What Is Action Learning? Definition and Steps Involved

By Indeed Editorial Team

Published 7 September 2022

The Indeed Editorial Team comprises a diverse and talented team of writers, researchers and subject matter experts equipped with Indeed's data and insights to deliver useful tips to help guide your career journey.

Developing leaders is crucial to maintaining a productive work environment. One way to develop leadership skills in the workplace is through action learning (AL). This process encourages leaders to look at challenging situations from a different perspective and reflect on the steps it takes to make any necessary improvements. In this article, we discuss why AL is important in the workplace, describe what its relation is to reflection and share how you can use it to improve your leadership skills.

What is action learning?

Action learning involves addressing workplace issues, reflecting on results and learning from experience. Teams use it most often when tackling complex challenges in team settings. An AL coach may facilitate the learning process and encourage reflection on each step. The goal is to develop the individual skills of each team member, encouraging them to become active learners while also being insightful into how they make decisions.

Large businesses or organisations often use AL to encourage teamwork. It includes the following:

  • Identifying a workplace issue

  • Determining an action to take to address the issue

  • Enlisting a group of peers to overcome the issue

  • Reflecting on each step until they find a solution

Related: What Is Project Scope Management? (And How to Create a Plan)

How does reflection relate to action learning?

Reflection is a necessary part of AL in the workplace. It encourages reflecting on your strengths and areas for improvement as a leader and learning how other people approach workplace challenges. These questions can facilitate reflection:

  • Why did I take this approach?

  • How did my approach differ from my teammates'?

  • If I had the chance, what would I do differently?

  • What surprised me most about the AL process?

  • What have I learned from this process?

  • What did I find most challenging about resolving the issue?

  • What do I expect to happen going forward?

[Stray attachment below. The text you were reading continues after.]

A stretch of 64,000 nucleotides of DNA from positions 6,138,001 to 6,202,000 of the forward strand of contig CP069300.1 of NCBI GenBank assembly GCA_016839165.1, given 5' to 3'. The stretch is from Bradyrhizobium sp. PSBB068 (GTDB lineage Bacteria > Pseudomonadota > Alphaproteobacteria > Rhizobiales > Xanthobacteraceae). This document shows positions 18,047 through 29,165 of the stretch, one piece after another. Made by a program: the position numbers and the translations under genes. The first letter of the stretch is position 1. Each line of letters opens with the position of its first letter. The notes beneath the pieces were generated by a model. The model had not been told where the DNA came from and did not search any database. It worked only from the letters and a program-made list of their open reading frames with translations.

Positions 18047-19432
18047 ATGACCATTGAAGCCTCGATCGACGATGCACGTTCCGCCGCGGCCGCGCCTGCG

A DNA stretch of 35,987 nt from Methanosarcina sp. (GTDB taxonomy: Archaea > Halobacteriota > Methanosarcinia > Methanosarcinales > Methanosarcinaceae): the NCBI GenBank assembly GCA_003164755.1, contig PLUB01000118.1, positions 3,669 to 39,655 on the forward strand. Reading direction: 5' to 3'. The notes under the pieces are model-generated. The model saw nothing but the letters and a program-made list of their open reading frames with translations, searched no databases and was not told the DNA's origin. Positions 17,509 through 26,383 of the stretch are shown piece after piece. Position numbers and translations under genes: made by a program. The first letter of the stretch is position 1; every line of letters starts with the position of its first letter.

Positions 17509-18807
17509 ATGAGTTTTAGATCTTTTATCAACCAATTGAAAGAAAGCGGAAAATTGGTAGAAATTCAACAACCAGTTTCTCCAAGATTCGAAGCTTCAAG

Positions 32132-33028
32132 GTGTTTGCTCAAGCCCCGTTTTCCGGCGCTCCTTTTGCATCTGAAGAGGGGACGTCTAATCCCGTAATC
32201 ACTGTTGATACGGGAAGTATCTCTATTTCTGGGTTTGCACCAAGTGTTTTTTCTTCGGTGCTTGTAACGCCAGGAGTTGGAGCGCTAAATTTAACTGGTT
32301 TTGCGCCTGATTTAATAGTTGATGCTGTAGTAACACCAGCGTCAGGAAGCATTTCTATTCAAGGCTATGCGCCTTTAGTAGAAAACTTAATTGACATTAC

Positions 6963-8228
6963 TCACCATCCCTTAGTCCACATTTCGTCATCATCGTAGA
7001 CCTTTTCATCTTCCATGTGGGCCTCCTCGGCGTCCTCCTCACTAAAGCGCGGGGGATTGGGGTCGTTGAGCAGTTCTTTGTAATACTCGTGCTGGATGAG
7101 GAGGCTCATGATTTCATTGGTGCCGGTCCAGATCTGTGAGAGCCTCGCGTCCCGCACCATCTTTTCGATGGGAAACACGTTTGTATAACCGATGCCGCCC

• How did my beliefs influence my solution?

  • What steps did I take to recommend this solution?

  • How would I describe my approach to problem-solving?

Related: What Does a Project Controller Do? (And How to Become One)

Why use action learning?

AL encourages teamwork, critical thinking, leadership and problem-solving. It uses the skills and creativity of each team member to meet an objective. By reflecting on each process, team members can identify the relative merits of each one. AL also encourages the development of the team and each individual. Because this process exposes team members to others with unique skill sets and different points of view, it allows them to develop unique problem-solving skills.

Reflection also helps leaders develop other skills, like communication, while encouraging them to propose new ideas and methods to address current challenges, which can be valuable to an employer. The AL process offers many benefits, including providing creative solutions to current organisational issues and developing important leadership skills. Also, involving team members in the problem-solving process shows that the business values the opinions of its employees. While AL focuses on teamwork, it also encourages workplace autonomy.

Related: Learning Styles for Career Development

How to use action learning

AL can improve with practise as you get into the habit of reflecting as the process moves forward. The following steps show how the process evolves:

1. Identify the issue

The first step is to identify the issue that requires addressing. This may require asking additional questions of your team to understand the full extent of the issue that you're focusing on for active learning. This may be a current situation or a hypothetical one designed for the purpose of learning. You may use case studies, business simulations, previous workplace situations or even a recent issue the organisation is addressing.

Related: What Does a Learning Designer Do? And How to Become One

2. Create the team